Woodhaven shares Astoria’s state senator
by Andrew Pavia
May 22, 2013 | 2945 views | 0 0 comments | 42 42 recommendations | email to a friend | print
Parts of Woodhaven are getting a new state senator. Well, not exactly new.

State Senator Michael Gianaris, who currently represents parts of western Queens, had a slice of south Queens added to his district making for a strange-looking map.

With the new lines in place, Gianaris will now also represent from the bottom of Forest Park down to North Conduit Boulevard. However, the width of the area he represent will only stretch from Eldert Lane to 85th Street at its widest points.

The state senator attended the Woodhaven Residents Block Association meeting last Saturday to introduce himself to his newest constituents.

“There was that whole issue with redistricting that we talked about at many meetings,” said association President Ed Wendell. “As the results came out on different levels, we ended up with some strange district lines.”

Along with Gianaris, the neighborhood of Woodhaven has two other representatives in the State Senate.

“I’m here and I’m proud to be down here,” said Gianaris. “One way to look at it is that you’re split up three ways. Another way is that you have three senators to complain to when something is wrong.”

One woman in the audience shouted “oh we will,” in a tone that was both serious and jovial.

“We do have a feeling that what affects one person, affects us all,” said Wendell. “And even if you do represent a small portion of Woodhaven, you do represent all of us.”

The senator said that issues like public safety, traffic problems and quality of life troubles are similar to those his constituents in western Queens face. “We know how to handle these things,” he said. “We’ve done it before.”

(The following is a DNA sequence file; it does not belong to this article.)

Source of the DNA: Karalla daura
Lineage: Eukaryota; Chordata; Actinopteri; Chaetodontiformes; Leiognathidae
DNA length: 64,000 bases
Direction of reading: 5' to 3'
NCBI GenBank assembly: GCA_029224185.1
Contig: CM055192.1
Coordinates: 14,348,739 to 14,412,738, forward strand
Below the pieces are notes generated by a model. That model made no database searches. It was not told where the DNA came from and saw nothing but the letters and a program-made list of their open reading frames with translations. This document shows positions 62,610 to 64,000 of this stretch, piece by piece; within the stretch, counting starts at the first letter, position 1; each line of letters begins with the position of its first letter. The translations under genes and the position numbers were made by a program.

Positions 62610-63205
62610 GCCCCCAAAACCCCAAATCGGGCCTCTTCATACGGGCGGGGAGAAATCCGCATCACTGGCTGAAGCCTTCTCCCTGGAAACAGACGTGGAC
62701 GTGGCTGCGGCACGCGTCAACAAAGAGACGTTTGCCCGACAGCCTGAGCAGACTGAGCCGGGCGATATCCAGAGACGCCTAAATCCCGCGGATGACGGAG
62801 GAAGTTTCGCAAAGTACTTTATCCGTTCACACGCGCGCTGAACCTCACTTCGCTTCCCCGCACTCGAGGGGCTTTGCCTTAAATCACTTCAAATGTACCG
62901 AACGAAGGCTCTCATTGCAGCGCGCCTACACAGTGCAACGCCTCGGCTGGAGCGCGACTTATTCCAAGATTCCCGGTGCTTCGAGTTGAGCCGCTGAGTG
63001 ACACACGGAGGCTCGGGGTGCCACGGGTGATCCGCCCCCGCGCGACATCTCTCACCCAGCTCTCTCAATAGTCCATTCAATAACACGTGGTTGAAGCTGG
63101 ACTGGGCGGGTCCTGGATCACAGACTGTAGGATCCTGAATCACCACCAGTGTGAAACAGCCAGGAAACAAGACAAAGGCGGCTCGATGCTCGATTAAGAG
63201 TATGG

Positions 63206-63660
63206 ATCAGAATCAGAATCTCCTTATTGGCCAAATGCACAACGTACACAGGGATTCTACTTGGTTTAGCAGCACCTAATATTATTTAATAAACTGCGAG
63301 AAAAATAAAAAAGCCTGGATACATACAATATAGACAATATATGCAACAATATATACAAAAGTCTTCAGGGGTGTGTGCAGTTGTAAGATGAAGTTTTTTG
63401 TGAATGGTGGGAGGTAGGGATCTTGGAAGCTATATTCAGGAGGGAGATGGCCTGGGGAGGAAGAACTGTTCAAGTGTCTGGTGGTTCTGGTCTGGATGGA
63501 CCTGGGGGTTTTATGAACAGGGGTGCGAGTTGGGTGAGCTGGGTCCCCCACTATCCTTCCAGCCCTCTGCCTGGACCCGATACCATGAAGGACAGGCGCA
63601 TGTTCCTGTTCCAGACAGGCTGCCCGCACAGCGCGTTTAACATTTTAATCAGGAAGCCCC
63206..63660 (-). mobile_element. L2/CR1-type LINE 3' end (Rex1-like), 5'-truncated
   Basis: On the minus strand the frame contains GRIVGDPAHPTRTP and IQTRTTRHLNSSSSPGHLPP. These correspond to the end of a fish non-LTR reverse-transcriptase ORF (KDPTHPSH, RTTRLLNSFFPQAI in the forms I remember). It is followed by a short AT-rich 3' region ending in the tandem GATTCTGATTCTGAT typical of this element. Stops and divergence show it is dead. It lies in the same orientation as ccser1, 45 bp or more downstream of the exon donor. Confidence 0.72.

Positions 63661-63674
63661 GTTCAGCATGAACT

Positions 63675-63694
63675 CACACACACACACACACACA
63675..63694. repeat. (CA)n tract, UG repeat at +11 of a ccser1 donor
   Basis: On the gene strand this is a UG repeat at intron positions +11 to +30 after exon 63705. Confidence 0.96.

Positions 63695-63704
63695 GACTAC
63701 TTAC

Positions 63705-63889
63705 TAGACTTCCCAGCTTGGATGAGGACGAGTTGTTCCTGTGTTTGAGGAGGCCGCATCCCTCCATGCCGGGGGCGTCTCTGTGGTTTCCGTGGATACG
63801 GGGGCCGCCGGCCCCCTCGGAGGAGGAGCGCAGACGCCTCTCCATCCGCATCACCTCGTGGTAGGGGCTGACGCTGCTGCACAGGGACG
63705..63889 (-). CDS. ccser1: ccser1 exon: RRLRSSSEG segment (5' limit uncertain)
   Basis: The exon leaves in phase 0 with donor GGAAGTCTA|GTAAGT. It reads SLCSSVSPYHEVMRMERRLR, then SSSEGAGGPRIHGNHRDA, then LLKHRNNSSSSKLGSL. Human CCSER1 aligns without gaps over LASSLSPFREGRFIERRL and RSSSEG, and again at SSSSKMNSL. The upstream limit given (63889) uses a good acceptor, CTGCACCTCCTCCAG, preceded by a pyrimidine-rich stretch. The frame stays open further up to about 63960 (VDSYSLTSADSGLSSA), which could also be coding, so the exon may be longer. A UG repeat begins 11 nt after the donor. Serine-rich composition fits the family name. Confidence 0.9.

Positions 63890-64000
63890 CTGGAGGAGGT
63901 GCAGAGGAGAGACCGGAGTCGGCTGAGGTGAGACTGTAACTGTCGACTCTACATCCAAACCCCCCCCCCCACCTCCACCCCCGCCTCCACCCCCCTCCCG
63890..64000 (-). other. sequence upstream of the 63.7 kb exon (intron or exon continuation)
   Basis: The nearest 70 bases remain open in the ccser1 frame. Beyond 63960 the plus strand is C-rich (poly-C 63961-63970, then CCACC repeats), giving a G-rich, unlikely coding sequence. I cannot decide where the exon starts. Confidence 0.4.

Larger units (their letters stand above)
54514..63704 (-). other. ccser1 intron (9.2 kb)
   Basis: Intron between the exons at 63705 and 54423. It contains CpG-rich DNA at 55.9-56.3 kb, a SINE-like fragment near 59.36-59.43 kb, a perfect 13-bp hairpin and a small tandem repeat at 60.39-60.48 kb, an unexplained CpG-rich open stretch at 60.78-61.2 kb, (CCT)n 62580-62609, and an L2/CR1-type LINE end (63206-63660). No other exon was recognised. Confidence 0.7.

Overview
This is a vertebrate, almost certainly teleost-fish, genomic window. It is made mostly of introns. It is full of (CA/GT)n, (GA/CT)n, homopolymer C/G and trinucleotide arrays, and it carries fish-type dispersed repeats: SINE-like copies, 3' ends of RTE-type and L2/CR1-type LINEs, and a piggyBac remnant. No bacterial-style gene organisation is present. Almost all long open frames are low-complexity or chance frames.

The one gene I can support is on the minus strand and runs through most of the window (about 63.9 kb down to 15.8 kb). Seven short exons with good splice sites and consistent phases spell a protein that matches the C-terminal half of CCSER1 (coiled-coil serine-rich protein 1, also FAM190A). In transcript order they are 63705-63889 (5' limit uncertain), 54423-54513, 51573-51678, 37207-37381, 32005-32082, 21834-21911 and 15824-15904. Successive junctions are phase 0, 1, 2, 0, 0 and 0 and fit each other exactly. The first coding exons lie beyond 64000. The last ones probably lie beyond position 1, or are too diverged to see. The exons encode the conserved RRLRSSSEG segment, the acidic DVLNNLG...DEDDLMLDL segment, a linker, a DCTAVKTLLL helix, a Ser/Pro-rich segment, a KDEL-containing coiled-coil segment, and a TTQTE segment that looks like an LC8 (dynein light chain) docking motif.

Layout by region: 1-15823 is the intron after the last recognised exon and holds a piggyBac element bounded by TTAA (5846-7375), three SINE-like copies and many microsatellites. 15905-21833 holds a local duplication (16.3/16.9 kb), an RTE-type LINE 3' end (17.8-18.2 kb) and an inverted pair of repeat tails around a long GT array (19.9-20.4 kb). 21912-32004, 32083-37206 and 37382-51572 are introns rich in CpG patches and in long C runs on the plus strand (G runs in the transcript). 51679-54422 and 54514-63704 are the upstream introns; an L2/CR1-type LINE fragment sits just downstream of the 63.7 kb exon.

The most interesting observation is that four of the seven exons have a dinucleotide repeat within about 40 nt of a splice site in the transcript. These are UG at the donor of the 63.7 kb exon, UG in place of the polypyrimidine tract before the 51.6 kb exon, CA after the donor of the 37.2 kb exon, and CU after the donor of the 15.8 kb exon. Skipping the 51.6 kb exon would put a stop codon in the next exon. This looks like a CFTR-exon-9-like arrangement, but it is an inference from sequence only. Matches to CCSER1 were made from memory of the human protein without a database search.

Maria Thomson, executive director of the Woodhaven Business Improvement District, asked Gianaris about an increased police presence. She pointed out that the area has not received any new officers, and asked Gianaris how successful he has been in Astoria in getting new cops.

“We have actually had a decline in the 114h Precinct,” he said. “That’s one of the big issues for us, too, so I assume we’re dealing with the same things.”

While discussing the redistricting process, Gianaris said that while he was in the Assembly he pushed to take the responsibility of drawing new district lines based on the most recent census data out of the hands of legislators and into the hands of an independent group.

“The Republicans decided to punish me,” he said when he moved to the State Senate.

Gianaris said things got a little personal when both his office and his home were taken out of the district in preliminary maps.

“There was such a fuss made that they drew a little piece just to recapture my house so that I wouldn’t have to move myself,” he said.

He is in the process of moving his district office to a new location, likely to a different part of Astoria. But Gianaris said that despite the small part of Woodhaven he actually represents, he is focused on being involved in the issues.

“I intend to always be there for you,” he said.

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